Valuing a Marital Business During Divorce
Not all divorces can be resolved as simply as deciding who gets the house and who gets the car. Those assets can be relatively easy to handle: Define the property as separate or community, establish the fair market value of the property, and then distribute between the divorcing spouses. Individuals and families, however, often own more complex assets, such as family businesses. Valuing a marital business during divorce is a far more complex matter. If you or your spouse owns part or all of a business operation, how will the value of the business factor into your divorce? In this article, we discuss the methods by which to evaluate the economic value of a business for the purposes of asset determination in a divorce proceeding.
Business Valuation is Important and Difficult
Business valuation in a divorce is extremely important and extremely complex. If the marital estate is to be divided properly, and it is determined that a family business has a community property component, then the valuation of the business could make a significant impact in terms of apportioning other marital property to each of the divorcing spouses.
So how does a business get valued? If a party derives $260,000 in income per year from the business, how does that affect the value? What about the commercial building and other physical assets? What about expected future income? What about business debts?
Three Approaches to Business Valuation
There are three general approaches to take when valuing a business in a divorce: the asset approach, the market approach, and the income approach. Each of these approaches requires a deep understanding of the economics, spousal participation, and current business climate. Each spouse, through their divorce attorneys, is likely to retain business valuators and other financial experts as part of their divorce legal team in order to establish a business valuation. Often the agreed upon value of a business is a combination of valuation methods.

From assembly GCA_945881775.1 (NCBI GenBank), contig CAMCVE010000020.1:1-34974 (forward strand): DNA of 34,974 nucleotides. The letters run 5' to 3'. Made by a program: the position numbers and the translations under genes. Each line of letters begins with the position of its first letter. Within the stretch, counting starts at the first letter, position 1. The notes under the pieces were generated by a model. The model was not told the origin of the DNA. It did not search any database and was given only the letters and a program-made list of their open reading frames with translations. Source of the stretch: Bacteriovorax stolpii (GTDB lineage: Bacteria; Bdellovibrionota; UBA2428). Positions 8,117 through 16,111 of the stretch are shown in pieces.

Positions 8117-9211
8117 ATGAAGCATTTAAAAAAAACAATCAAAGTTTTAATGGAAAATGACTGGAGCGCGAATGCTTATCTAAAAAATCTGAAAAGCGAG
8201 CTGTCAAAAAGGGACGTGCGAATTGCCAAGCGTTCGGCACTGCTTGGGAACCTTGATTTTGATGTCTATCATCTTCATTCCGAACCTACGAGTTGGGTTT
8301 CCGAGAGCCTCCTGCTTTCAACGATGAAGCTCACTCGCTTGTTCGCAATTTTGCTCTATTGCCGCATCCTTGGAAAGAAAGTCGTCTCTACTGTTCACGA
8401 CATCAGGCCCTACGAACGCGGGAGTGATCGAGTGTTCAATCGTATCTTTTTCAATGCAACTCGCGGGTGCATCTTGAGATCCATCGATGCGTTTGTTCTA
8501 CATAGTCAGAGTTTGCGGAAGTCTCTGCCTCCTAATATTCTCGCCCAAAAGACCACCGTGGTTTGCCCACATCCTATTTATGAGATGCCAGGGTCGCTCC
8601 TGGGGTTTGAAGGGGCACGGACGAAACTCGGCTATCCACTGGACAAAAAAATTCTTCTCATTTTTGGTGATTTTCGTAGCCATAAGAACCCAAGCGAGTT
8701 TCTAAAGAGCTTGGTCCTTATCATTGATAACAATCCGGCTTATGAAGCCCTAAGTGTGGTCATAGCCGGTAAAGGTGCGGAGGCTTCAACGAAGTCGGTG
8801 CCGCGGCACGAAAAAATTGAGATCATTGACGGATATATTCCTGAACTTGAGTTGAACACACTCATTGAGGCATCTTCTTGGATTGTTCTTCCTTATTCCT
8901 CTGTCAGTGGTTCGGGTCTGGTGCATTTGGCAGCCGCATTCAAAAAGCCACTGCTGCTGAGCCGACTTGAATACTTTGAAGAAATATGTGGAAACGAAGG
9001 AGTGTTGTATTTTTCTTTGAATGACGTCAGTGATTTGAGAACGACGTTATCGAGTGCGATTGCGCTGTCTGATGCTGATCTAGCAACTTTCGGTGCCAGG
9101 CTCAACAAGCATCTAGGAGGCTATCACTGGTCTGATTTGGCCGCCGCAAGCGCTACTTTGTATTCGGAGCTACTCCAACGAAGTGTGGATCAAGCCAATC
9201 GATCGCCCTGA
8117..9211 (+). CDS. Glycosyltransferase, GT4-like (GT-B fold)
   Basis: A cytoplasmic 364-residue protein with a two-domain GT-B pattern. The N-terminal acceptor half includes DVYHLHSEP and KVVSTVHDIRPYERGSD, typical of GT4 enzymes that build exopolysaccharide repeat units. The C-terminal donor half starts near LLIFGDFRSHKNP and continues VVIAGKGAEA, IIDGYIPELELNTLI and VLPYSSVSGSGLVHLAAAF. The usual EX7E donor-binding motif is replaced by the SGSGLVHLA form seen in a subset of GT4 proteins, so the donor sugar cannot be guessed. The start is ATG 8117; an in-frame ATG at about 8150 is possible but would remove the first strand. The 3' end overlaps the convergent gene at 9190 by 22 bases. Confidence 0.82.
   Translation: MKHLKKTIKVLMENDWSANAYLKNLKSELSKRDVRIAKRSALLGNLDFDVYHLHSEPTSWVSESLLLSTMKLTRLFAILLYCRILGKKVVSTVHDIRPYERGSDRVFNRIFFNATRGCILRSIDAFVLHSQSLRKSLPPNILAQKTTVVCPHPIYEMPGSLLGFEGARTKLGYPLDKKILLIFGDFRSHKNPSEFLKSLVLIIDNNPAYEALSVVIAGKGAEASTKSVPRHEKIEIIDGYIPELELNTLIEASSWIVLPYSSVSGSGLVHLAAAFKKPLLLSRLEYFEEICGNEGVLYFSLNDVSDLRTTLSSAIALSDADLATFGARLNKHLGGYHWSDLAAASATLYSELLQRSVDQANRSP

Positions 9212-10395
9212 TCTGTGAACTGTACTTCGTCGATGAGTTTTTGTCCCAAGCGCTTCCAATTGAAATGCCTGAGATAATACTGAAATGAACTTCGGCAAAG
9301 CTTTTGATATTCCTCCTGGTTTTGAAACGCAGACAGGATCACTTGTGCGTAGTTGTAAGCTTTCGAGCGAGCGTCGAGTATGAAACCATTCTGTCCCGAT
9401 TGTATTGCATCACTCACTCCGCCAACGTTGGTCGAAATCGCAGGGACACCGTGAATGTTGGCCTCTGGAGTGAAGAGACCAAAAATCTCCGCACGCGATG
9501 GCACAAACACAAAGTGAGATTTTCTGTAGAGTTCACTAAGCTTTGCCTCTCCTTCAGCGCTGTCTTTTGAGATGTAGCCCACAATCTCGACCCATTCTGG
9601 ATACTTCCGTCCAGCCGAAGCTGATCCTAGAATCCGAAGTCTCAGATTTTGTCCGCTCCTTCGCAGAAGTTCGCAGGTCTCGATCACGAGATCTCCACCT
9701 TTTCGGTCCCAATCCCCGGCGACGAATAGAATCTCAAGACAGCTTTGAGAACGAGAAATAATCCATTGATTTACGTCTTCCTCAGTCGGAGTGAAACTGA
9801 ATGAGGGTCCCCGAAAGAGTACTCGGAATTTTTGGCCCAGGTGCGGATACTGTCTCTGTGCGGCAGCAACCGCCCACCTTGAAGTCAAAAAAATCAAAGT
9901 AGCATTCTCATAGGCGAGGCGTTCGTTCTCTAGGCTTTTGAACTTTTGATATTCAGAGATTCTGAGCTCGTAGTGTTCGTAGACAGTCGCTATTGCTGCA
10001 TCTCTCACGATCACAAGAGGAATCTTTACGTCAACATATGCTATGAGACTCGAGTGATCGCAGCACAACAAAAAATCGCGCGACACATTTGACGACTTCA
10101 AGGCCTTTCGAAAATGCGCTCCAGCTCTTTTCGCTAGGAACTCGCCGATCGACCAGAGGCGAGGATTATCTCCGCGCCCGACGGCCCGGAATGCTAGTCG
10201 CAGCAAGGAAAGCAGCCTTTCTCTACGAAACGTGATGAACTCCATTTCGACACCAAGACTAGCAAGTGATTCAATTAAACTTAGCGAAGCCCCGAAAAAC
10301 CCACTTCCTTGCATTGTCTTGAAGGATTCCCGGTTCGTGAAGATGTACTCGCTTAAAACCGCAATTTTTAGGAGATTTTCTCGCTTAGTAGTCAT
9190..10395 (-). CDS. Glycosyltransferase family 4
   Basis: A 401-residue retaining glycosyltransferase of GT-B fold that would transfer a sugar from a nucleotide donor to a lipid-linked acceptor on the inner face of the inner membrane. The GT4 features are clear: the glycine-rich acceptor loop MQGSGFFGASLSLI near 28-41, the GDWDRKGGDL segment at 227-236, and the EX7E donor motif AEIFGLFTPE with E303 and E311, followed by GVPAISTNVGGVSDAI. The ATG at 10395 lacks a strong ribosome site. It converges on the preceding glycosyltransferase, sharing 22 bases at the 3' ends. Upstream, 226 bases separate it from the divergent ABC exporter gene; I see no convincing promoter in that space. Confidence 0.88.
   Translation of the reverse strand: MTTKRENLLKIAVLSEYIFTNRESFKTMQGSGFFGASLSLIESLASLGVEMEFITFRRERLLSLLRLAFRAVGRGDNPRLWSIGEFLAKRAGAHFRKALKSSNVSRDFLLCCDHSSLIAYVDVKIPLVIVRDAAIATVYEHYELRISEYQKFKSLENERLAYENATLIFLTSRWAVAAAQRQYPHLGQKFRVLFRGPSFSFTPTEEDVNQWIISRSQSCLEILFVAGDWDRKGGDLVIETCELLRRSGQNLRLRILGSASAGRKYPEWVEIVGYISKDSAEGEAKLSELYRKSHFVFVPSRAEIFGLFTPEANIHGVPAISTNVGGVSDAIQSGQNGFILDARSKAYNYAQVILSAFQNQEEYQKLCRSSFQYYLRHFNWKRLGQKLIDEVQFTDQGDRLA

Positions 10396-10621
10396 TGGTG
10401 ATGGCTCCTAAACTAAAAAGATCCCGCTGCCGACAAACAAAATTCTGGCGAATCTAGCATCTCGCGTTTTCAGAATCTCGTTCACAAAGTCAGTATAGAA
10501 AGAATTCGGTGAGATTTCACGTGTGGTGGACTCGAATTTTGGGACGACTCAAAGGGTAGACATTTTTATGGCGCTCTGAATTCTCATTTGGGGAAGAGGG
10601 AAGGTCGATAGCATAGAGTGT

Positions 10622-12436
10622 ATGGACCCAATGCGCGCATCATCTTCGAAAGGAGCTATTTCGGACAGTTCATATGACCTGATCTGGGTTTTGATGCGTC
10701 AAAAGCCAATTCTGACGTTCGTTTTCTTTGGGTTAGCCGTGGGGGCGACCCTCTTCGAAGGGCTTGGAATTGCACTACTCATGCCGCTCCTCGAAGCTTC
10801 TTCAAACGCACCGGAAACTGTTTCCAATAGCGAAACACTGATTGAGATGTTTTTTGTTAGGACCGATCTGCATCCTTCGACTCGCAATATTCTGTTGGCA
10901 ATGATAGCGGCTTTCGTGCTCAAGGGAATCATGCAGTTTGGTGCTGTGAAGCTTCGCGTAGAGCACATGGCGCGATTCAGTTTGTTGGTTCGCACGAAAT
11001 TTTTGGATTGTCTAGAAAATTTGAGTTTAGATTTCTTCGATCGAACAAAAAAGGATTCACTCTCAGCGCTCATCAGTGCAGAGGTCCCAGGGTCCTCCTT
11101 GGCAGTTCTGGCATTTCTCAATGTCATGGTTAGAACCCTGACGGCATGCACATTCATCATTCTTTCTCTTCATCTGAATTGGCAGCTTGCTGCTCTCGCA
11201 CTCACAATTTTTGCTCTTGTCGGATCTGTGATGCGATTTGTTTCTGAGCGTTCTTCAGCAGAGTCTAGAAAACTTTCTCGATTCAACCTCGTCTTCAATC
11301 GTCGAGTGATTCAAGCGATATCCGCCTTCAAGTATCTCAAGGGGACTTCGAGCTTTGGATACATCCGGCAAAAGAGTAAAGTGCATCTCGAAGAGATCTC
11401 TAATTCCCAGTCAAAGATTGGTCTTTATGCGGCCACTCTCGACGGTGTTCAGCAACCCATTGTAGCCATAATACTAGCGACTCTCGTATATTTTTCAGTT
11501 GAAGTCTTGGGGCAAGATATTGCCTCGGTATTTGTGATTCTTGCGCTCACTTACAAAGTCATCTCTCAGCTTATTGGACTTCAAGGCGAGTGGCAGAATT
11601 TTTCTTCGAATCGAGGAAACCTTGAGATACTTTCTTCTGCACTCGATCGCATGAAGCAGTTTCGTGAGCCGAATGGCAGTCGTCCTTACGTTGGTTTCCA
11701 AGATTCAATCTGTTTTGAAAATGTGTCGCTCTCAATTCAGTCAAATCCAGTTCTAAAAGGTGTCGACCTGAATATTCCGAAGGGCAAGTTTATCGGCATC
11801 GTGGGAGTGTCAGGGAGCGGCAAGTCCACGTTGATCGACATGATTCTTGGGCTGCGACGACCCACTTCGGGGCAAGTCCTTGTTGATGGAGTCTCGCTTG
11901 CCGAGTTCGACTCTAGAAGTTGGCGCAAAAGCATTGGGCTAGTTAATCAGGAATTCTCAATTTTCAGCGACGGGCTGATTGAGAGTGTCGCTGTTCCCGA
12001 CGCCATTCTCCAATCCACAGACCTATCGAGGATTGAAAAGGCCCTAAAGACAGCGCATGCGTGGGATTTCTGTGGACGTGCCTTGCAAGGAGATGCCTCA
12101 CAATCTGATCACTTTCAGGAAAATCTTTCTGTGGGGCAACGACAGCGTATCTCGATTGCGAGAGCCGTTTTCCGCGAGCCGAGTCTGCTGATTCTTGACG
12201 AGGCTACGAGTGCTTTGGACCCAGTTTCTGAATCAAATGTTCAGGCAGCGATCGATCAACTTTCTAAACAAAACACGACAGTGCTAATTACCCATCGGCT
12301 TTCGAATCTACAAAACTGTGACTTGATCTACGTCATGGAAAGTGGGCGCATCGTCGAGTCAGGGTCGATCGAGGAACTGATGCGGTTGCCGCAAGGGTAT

Asset. The asset-based approach aims to calculate the value of a business using a simple formula: business assets minus liabilities equals value. Assets are both tangible (infrastructure, inventory, real estate, etc.) and intangible (patents, intellectual property, value of a celebrity name, etc.) The asset approach sounds simpler than it is in practice. Some assets, such as real estate or company vehicles, may be easier to value, but others are more complex, especially intangible assets. Inventory can be valued at cost, but that may vary by age and type of inventory. This approach may also leave off unrecorded liabilities, such as informal personal loans from the shareholders.
Market. The market approach involves looking at other similarly-situated companies in the same industry and region, of roughly the same size. Ideally, the parties would find similar businesses that have been sold in recent years and use the sale price to approximate the value of the business at issue in the divorce. This approach is useful when similar companies have been sold recently, but if there are no such data available, then this approach has limited correlation.
Income. The income approach focuses on the expected income and cash flow of the business. The parties will utilize historical information as well as predictive formulae to forecast expected cash flow and profits, and will then use those expected profits to calculate a net present value. The formulae used should incorporate future benefits as well as anticipated risk. While complex, this approach is the most commonly used of the three.
Contact an Experienced Las Vegas Divorce Attorney
Our seasoned divorce lawyers in Las Vegas are ready to help you navigate all aspects of your divorce case. We are experienced in handling even the most complex divorce cases involving high-value and complicated assets and distributions. We will guide you through all aspects of your divorce, from property valuation and distribution to alimony and child support. Divorce attorneys Jennifer V. Abrams and Vincent Mayo offer courtesy phone consultations at no charge. Call 702-222-4021 to speak with one of them about your important divorce matter concerns.
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